Dr Ian Lillico (father of three sons) is the former Principal of City Beach High School in WA (recently retired) and international consultant in gender, boys’ education and middle schooling. He has done action research in gender throughout Australia and New Zealand from 1992 and in the Northern Hemisphere during his Churchill Fellowship in 2000. He has been with the Education Department of WA for 31 years and has held the positions of Teacher, Head of Department, Deputy Principal and Principal.
Ian is the founder and CEO of the Boys Forward Institute. He has a PhD (Education), is a National Fellow of The Australian Council of Educational Leaders (ACEL) and was the ACEL 2006 National Travelling Scholar. He now provides professional development for teachers, parents, students and a host of other organizations throughout Australia and internationally.
Ian and Alison Lillico have been married for 39 years and have three sons – Guy (38), Sean (34) and Stewart (30). They live in Perth, Western Australia and enjoy a rich and rewarding family life.
Ian is the former Principal of City Beach High School and is now an international consultant in gender and education. Alison looks after the boys’ education consultancy from home. Sean is a music teacher as well as a producer for local WA bands, Stewart is a teacher and Guy is a web designer/developer. Guy and Stewart are also musicians.
Ian has researched boys’ education since 1991 and has gleaned a great deal of insight into the issues facing boys today from his three sons and the many boys (and girls) who treated the Lillico family house as their second home.
Making a Difference
Hundreds of schools around the world are making a difference to the way that boys are performing following extensive work with Ian and his recommendations over the past nine years. Many have changed whole school policies and practices in line with his suggestions and staff and parents are already seeing changes in the way that boys are engaging in learning.
His practical and hands on approach to issues such as bullying, curriculum delivery and behaviour management is being widely acclaimed by large numbers of staff as the best professional development they have ever attended.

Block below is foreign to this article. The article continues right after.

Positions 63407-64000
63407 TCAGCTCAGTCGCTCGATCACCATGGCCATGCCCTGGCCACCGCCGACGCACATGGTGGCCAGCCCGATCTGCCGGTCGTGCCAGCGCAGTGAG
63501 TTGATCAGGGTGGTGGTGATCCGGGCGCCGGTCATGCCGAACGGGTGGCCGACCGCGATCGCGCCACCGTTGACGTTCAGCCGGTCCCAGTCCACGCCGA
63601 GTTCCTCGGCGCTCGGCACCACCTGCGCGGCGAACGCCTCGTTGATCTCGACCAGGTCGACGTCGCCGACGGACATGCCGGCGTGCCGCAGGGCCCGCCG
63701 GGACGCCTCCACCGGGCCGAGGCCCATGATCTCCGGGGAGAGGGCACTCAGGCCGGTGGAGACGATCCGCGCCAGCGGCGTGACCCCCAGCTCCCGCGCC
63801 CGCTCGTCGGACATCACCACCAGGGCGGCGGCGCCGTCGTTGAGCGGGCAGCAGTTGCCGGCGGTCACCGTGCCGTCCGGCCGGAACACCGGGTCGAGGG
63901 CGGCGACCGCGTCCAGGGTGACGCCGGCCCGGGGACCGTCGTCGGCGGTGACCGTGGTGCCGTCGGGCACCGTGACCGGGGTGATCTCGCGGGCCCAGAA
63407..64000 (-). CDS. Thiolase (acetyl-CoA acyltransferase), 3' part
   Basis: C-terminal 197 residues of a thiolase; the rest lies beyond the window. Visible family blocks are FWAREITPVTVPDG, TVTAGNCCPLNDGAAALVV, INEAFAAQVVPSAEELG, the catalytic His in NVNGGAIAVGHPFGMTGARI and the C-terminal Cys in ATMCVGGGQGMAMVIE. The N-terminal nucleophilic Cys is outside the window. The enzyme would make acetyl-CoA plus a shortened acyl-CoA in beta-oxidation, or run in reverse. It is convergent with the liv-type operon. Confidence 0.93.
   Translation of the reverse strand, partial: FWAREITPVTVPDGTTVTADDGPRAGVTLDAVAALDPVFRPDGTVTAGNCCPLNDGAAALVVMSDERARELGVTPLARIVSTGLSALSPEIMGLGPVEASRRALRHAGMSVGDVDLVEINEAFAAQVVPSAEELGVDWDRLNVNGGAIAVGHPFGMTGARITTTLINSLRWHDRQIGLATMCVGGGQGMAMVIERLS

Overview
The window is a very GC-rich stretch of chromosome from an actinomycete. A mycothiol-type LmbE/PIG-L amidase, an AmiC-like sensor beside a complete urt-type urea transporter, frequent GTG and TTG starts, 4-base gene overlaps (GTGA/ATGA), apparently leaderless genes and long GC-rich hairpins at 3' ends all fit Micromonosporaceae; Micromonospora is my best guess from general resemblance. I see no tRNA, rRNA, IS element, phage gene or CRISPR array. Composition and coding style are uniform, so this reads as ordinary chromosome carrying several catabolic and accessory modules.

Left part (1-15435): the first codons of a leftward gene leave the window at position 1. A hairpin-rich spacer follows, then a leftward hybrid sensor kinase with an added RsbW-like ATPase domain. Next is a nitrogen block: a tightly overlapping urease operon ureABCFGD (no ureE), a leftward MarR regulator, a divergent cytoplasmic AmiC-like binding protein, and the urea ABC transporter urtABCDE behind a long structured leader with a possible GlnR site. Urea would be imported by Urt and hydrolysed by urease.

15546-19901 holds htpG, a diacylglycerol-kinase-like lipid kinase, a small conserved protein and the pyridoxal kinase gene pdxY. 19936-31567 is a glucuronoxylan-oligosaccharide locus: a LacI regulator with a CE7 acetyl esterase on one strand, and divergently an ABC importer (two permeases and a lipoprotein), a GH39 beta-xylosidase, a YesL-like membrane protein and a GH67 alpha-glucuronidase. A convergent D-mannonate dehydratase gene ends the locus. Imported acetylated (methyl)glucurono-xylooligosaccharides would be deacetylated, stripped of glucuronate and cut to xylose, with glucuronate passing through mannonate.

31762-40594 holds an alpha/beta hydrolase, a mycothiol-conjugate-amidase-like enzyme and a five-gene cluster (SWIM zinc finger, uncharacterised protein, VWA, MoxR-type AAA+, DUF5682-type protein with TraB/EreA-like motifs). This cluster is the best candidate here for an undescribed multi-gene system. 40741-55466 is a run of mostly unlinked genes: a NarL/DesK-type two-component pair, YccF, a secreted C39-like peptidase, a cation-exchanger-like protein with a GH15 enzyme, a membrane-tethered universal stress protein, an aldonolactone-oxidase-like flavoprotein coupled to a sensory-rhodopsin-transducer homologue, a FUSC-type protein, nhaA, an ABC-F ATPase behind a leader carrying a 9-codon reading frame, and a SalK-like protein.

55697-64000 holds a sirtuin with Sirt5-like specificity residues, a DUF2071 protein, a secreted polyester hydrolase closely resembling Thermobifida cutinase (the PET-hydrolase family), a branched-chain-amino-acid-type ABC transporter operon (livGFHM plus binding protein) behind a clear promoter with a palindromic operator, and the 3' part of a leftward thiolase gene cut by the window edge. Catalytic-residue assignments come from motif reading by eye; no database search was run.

The on-going needs of girls are also dealt with in the presentations and gender specific learning styles are analysed to improve girls’ performance at school as well.
Parents, teachers and the general public will find the issues relevant and be able to apply many of the findings immediately to their own children, students and boys in general.
Teacher and school presentations deal with contemporary practices and theories in dealing with male students from birth to adulthood. Ian will share strategies that are working in different parts of the world and give teachers and administrators strategies for relating to boys and ways of supporting them in school.
He will deal with issues such as bullying, discipline, relationships, technology and the changing world of work. He will dispel some of the boy myths and provide teachers with many practical strategies to use in their classrooms to improve boys’ behaviour, academic achievement and participation in school.
School presentations explore the issues surrounding boys’ learning in Australia and outline detailed plans for school improvement based on the 52 recommendations he has made in his Churchill Fellowship report which has been accepted by the National Senate Inquiry into boys’ underachievement in Australia.
Presentations cover boys of all ages and discuss their changing needs in society and the impact this is having on their schooling. There are a number of modes of professional development delivery ranging from lectures to large audiences to workshops with smaller groups of staff, parents or boys. All sessions are informative, entertaining and interesting.
Many suggestions are put forward and include reviewing pastoral care and discipline systems, school planning, physical structure of schools and strategies to engage boys more fully in schooling.